Can Oceans Combat Climate Change By Dissolving CO2?

ACS Climate Science Toolkit | Narratives

Many people like the tingly sensation on their tongue when they drink Perrier or other water containing dissolved carbon dioxide. The tingly sensation is caused by the acidic solution produced when carbon dioxide dissolves in water. Increasing amounts of carbon dioxide are dissolving in the oceans and making them more acidic.

Ocean acidification is sure to affect the many living things that grow in the ocean, but we don’t know what the effects will be. Some species may thrive while others die, as has happened in the very distant past when massive extinctions of some ocean life and expansion of others occurred when oceans acidified.

A vast number of single-cell, photosynthesizing organisms, like the one shown in the sidebar, live in the top layer of the ocean. These are the lowest level of the ocean food web and are the source of essentially all the food eaten by other ocean creatures. Most of these organisms make outer walls of calcium carbonate—the same material that makes eggshells hard. Ocean acidification changes the ratios of carbonate-containing substances in the ocean. The changes could possibly make it easier or harder for these microorganisms to build their outer walls. We don’t know, but their survival has consequences for all the other creatures that depend on them for food, including human populations whose diet contains a lot of seafood.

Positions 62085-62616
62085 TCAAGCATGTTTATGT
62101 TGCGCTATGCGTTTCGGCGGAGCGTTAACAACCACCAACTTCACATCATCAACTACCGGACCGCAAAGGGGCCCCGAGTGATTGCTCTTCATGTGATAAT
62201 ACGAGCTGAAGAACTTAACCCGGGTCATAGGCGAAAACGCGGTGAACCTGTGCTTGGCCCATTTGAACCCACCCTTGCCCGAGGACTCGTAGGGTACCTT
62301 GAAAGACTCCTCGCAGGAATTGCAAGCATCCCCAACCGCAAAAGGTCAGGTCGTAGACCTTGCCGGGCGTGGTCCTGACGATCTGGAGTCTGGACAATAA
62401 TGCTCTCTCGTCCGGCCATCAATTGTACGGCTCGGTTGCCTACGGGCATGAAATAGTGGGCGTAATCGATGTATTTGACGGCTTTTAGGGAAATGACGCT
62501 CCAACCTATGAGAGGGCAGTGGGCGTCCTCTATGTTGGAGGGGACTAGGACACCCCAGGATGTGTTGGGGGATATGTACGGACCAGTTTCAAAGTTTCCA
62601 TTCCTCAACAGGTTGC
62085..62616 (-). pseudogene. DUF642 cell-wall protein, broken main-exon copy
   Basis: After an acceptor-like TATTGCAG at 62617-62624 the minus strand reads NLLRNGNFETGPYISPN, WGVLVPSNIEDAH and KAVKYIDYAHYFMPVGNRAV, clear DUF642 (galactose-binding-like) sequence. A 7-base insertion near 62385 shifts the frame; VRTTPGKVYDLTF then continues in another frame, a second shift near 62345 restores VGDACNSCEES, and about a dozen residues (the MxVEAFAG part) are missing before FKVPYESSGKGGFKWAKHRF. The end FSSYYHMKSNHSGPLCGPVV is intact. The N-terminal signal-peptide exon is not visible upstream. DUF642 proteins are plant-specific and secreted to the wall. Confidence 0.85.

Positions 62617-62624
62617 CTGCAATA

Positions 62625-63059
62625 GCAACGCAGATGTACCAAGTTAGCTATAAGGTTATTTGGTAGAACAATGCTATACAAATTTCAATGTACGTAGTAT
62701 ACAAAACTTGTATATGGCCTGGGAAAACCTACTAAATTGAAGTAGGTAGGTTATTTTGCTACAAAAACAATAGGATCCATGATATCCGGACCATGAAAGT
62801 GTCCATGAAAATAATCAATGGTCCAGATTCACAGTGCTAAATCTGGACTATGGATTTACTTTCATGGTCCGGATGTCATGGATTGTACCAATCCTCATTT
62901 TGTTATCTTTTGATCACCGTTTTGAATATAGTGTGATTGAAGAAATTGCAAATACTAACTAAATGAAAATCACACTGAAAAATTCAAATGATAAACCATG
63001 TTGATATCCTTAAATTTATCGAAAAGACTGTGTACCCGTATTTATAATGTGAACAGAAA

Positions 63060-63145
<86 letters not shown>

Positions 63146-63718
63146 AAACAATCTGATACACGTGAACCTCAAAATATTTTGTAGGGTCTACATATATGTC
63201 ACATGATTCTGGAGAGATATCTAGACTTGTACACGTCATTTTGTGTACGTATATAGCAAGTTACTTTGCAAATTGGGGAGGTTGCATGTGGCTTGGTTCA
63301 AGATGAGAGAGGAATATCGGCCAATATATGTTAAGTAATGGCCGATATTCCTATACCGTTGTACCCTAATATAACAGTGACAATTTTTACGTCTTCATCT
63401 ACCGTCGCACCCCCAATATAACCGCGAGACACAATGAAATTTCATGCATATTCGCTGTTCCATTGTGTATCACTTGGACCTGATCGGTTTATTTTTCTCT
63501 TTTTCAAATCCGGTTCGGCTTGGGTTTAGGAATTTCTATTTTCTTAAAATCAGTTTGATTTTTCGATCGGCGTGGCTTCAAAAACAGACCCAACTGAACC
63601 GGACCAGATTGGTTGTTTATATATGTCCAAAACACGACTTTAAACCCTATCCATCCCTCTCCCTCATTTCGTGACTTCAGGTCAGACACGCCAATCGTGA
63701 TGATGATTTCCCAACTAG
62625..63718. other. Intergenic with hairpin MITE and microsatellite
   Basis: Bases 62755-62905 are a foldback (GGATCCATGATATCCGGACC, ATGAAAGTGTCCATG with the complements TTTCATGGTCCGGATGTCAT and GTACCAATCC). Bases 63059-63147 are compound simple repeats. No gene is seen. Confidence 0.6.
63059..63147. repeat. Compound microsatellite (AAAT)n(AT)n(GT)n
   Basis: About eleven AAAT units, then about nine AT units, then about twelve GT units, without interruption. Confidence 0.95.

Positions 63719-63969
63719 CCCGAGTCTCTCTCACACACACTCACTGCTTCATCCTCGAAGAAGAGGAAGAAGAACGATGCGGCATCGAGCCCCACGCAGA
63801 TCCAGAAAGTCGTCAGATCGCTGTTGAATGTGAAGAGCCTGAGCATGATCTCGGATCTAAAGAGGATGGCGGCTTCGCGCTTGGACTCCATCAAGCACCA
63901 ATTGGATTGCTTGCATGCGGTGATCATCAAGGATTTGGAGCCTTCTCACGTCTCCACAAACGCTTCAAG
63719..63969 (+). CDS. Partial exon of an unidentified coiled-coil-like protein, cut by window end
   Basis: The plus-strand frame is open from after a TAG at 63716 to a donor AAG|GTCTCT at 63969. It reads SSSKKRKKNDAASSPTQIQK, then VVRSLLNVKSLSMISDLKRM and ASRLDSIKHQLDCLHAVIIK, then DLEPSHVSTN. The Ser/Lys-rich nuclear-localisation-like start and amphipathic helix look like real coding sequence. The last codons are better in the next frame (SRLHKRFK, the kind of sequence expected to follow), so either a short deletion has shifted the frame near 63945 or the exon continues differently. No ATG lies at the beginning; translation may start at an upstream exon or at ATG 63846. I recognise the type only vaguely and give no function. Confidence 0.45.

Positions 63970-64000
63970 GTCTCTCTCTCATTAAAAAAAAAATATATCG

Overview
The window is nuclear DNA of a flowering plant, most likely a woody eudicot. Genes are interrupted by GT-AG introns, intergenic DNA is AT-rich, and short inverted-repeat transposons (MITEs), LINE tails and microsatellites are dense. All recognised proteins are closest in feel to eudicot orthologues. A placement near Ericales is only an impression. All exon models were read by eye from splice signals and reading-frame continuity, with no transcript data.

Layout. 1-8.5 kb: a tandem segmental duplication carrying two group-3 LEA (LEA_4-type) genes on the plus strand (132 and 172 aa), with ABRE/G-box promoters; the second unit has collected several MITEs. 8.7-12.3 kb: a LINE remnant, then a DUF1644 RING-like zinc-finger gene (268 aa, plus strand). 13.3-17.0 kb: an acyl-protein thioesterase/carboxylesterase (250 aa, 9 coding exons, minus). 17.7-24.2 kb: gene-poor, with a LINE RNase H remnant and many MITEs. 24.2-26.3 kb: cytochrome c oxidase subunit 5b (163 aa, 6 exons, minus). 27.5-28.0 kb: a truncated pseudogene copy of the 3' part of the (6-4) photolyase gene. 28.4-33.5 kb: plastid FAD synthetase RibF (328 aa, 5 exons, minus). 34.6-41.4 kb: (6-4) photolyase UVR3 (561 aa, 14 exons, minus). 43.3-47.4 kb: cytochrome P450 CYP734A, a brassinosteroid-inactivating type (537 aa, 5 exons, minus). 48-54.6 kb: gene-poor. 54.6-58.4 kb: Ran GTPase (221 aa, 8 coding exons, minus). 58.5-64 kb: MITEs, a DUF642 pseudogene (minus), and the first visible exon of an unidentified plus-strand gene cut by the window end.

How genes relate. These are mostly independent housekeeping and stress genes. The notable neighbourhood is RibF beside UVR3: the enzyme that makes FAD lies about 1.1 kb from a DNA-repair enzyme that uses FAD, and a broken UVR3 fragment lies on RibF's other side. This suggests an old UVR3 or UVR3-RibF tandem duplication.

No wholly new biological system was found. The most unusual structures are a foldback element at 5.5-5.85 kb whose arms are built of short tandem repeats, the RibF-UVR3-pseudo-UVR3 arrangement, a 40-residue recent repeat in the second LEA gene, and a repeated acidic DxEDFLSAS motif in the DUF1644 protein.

Dissolving large amounts of carbon dioxide in the oceans is an unplanned experiment whose effects will change the Earth in unknown ways.

coccolithophore micrograph copy
Electron micrograph of a single-celled marine phytoplankton.
Source: Wikimedia Commons
Credit: Alison R. Taylor (University of North Carolina, Wilmington Microscopy Facility